Natsuo Kirino - Quotes

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It's a very confusing experience living as a woman in Japan. If your husband is white-collar, the wife is blue. Even if you marry a person of status, the wife inevitably remains a rung below. ---->>>

One of my books, 'Rain Falling on My Face,' earned me the 39th Edogawa Ranpo prize. It's a very prestigious literary prize in Japan, mostly for mysteries and thrillers. ---->>>

In Japan, full-time homemakers have no economic power of their own, and they socially lead a faceless, anonymous existence. ---->>>

I started writing juvenile novels around 1985. I never really thought of it as a career, but more as a way to make a living. ---->>>

The thing I don't like about detective stories is looking for criminals. ---->>>

For research, I like to go to the location of the places in the novels. The first thing that I do is involve my senses: I notice the smells; I open the trash cans and look at what people have thrown away. ---->>>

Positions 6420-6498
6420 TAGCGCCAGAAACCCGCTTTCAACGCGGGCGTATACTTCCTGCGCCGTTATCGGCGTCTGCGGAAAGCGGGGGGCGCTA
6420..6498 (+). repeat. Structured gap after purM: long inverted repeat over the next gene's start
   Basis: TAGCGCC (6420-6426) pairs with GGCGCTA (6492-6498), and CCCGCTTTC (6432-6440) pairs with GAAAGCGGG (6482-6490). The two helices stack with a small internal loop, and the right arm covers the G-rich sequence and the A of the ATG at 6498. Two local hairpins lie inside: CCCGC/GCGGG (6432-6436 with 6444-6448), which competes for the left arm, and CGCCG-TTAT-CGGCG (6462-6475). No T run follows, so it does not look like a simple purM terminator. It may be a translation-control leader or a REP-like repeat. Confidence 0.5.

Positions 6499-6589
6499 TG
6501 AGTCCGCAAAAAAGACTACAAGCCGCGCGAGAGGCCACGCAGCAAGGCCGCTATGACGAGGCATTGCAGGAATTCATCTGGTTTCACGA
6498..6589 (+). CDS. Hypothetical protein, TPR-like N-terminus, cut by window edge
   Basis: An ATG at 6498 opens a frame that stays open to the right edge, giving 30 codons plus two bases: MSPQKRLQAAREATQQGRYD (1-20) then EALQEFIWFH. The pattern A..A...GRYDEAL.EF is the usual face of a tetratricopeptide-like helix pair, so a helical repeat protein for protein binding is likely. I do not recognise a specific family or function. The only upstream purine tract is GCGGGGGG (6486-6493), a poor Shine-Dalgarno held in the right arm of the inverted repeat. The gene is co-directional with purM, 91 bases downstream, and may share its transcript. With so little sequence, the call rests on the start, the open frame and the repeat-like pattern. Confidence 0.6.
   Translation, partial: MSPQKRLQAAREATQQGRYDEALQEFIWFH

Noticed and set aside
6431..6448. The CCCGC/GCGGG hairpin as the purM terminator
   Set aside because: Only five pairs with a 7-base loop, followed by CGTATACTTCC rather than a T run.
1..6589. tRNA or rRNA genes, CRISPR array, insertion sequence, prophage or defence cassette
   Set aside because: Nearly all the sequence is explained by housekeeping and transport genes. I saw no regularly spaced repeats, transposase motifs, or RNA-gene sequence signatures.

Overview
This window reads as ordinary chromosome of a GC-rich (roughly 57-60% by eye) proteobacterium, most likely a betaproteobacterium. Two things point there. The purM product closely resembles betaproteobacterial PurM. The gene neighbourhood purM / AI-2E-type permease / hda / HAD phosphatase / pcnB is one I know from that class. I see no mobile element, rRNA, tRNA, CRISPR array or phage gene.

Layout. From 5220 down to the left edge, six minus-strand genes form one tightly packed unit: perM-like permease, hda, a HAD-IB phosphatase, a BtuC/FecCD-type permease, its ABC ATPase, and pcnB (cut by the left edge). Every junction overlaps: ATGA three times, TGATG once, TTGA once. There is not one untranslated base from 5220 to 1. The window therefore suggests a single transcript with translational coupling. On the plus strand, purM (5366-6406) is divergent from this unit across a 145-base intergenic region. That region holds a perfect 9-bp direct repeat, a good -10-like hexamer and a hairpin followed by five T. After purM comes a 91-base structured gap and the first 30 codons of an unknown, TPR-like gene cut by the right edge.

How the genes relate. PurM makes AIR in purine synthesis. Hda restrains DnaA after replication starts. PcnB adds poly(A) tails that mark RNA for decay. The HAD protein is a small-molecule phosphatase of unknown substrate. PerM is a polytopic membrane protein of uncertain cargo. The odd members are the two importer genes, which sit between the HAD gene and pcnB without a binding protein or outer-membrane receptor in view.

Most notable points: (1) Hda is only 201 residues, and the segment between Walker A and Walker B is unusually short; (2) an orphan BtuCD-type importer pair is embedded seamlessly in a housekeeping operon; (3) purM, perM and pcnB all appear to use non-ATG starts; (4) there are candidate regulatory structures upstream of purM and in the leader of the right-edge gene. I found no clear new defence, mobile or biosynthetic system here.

I first thought about becoming a writer after the age of 30, which is rather late, I'd say. In my 20s, I wasn't especially good at anything, and I didn't have a lot of experiences. I was just a young woman without a good job. ---->>>

A crime is like a crack in reality, and it is the author's role to explore those cracks. As a writer, I like to see how they impinge on people. ---->>>

I'm happy to be told that I am beautiful, but I don't gain anything from that. ---->>>

I don't know if foreigners will take to my novels or not. It may be that my books appeal only to a particular gender or age group rather than convey a more universal appeal. ---->>>

'Out' was my real breakthrough, the novel that became a hit in Japan and sold a lot of books, so it was sort of an obvious choice for being the first book to be translated into English. ---->>>

Biography

Nationality: Japanese
Born: 10-07, 1951
Birthplace:
Die:
Occupation: Novelist
Website:

Natsuo Kirino (桐野 夏生, Kirino Natsuo, born October 7, 1951 in Kanazawa, Ishikawa Prefecture) is the pen name of Mariko Hashioka, a Japanese novelist and a leading figure in the recent boom of female writers of Japanese detective fiction.(wikipedia)